TWEL Katharine Batdorf Thesis

Distributional Changes in Ohio's Breeding Bird Populations and the Importance of Climate and Land Cover Change
Katharine E. Batdorf
Advisors: Paul G. Rodewald and Stephen N. Matthews
Major changes in the earth's climate and land cover over the last century are having wide-ranging effects on flora and fauna. Understanding how these changes affect on species distributions is essential to conserve and manage populations. Several studies that have examined distributional shifts among avian species have detected poleward shifts and attributed these trends to recent climate change. However, the American Midwest differs from the areas in which these studies were conducted in landscape composition, patterns of land cover change, and species assemblages, making it an ideal region to test whether poleward distributional trends transcend these ecological differences. Furthermore, to my knowledge, no multi-species avian studies to date have used spatially and temporally explicit climate and land cover data to understand which factors contributed to observed changes in distributions. I used detailed grid-based data collected during two Ohio Breeding Bird Atlas projects (1982–1987 and 2006–2011) to quantify long-term changes in latitudinal extent, center of occurrence, and number of block occurrences for 71 species. Additionally, I selected 17 representative songbird species and modeled their Ohio distributions in Atlas II using climate and/or land cover data from the same time period. This information was then back-projected with environmental data from the Atlas I time period to determine how changes in environmental determinants affected models of habitat suitability, and whether implied change in habitat suitability accurately predicted gains and losses of species from atlas blocks. My results indicated a northward shift in the northern boundaries of southerly species (6.8 ± 4.5 km) and a southward shift in both the southern boundary and center of occurrence of northerly species (11.8 ± 6.1 and 5.7 ± 3.8 km, respectively). Models that included both climate and land cover were best at predicting current avian distributions. However, land cover changes, particularly in forest and agricultural lands, were the most important determinants of current distributions and were the main drivers of local colonization and extinction events at the ~25 km2 scale of this study. Several climatic factors were important predictors of species' current distributions indicating that with larger temperature increases predicted for this region, these factors may become important drivers of avian distributional change.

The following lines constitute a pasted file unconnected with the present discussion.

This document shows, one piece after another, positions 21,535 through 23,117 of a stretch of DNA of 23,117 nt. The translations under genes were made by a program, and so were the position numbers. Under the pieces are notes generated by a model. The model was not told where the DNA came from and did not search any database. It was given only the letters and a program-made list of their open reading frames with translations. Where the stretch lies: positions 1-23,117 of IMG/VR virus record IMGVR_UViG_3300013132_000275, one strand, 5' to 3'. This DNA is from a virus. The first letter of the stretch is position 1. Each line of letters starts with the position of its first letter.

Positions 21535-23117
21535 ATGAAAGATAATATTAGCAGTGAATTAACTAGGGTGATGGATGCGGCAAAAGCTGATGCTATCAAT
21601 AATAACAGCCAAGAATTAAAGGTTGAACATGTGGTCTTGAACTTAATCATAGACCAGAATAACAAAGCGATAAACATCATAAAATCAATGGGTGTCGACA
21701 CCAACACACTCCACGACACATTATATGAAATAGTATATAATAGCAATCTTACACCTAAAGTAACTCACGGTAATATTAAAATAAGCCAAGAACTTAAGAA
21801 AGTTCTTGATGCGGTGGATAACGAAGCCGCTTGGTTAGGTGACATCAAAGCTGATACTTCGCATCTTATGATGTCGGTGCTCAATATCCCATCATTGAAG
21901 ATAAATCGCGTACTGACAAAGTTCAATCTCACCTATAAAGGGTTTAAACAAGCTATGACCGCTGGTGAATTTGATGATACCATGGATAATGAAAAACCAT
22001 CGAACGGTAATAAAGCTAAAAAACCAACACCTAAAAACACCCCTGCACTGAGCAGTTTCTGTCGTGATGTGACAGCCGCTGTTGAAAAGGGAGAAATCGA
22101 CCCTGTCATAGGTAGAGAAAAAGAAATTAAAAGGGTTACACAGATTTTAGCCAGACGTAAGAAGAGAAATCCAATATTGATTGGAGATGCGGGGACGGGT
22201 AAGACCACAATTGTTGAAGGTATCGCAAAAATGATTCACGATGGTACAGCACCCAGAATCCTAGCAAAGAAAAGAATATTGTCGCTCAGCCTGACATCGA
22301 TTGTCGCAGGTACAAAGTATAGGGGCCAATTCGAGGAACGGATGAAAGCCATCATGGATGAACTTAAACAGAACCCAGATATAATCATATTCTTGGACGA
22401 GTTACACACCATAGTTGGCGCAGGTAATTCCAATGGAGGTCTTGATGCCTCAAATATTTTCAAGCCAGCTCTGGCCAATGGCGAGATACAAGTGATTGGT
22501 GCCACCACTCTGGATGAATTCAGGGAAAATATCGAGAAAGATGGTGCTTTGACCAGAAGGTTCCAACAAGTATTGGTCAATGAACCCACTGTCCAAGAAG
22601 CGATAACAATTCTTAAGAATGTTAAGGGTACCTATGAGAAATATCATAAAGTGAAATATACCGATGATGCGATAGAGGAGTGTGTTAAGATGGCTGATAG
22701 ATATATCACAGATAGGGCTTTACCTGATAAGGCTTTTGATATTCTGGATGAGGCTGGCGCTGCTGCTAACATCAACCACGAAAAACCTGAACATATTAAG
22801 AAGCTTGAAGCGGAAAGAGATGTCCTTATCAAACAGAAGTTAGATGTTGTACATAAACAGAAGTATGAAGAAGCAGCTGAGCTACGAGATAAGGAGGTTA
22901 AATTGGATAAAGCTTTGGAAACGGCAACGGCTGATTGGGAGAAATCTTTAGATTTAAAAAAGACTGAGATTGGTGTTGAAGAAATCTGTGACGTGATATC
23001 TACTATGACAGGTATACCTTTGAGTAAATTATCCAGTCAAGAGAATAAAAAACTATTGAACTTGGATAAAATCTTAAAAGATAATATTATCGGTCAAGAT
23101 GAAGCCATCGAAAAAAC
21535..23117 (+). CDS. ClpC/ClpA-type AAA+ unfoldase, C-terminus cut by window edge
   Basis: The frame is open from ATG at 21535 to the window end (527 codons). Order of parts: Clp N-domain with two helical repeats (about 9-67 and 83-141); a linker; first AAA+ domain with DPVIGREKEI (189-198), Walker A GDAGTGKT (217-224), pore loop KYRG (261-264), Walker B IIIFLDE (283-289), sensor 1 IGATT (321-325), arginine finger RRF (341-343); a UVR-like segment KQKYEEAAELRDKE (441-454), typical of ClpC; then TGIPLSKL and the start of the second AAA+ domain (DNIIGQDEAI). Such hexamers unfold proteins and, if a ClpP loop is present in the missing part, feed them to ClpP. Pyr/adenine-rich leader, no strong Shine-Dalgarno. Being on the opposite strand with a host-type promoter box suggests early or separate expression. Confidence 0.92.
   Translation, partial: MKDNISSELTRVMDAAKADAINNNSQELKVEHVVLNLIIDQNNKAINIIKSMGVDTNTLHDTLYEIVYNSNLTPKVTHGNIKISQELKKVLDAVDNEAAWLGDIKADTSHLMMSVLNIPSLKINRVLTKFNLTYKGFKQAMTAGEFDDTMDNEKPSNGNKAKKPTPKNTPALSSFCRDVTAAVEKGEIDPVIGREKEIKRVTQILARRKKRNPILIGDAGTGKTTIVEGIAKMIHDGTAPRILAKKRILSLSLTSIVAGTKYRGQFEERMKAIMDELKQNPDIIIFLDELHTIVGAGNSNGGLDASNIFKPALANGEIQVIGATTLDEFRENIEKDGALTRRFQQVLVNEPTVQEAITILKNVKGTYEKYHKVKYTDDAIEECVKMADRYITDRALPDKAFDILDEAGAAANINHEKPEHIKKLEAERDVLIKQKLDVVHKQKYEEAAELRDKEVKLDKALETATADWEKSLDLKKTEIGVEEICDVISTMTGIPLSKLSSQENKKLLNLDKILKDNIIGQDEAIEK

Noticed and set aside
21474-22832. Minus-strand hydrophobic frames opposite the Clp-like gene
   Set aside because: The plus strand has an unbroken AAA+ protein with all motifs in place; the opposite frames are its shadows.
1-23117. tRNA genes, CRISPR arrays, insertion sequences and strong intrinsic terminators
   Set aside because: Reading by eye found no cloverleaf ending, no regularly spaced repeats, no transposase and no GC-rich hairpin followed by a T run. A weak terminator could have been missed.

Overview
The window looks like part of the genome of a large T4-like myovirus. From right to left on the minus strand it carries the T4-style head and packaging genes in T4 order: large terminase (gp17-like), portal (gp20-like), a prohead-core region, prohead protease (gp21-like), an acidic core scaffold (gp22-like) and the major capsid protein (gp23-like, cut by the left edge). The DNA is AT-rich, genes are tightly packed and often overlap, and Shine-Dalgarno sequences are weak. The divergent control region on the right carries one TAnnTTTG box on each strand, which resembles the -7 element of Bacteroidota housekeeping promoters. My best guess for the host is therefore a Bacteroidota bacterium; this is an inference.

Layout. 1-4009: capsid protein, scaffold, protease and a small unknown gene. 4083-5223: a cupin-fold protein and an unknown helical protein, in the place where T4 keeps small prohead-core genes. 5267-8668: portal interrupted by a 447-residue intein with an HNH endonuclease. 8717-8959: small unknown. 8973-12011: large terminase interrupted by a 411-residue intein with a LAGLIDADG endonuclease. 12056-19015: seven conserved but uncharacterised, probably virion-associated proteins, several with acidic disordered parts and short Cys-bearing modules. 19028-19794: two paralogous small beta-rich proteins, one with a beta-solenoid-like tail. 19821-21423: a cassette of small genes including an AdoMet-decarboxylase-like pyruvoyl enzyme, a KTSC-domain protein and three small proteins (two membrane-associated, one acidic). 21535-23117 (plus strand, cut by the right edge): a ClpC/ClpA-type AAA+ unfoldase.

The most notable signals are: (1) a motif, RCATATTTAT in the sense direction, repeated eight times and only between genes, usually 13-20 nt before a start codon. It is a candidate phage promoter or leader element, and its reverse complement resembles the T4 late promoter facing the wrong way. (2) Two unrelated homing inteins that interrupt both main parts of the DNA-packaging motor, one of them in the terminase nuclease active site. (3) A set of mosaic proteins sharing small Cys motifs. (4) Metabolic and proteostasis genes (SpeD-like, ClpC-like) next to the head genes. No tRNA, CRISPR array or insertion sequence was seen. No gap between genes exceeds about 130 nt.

Our study suggests that climate change has already affected the distributions of bird species in Ohio, as evidenced by northward shifts in southerly species. However, over the 25-year study period, land cover changes were paramount in determining changes in avian distributions and likely driving southward shifts in northerly species. This study suggests that through strategic planning, including landscape-scale adaptive habitat management, land managers can build greater resilience to the more extreme climate pressures predicted by the end of the century.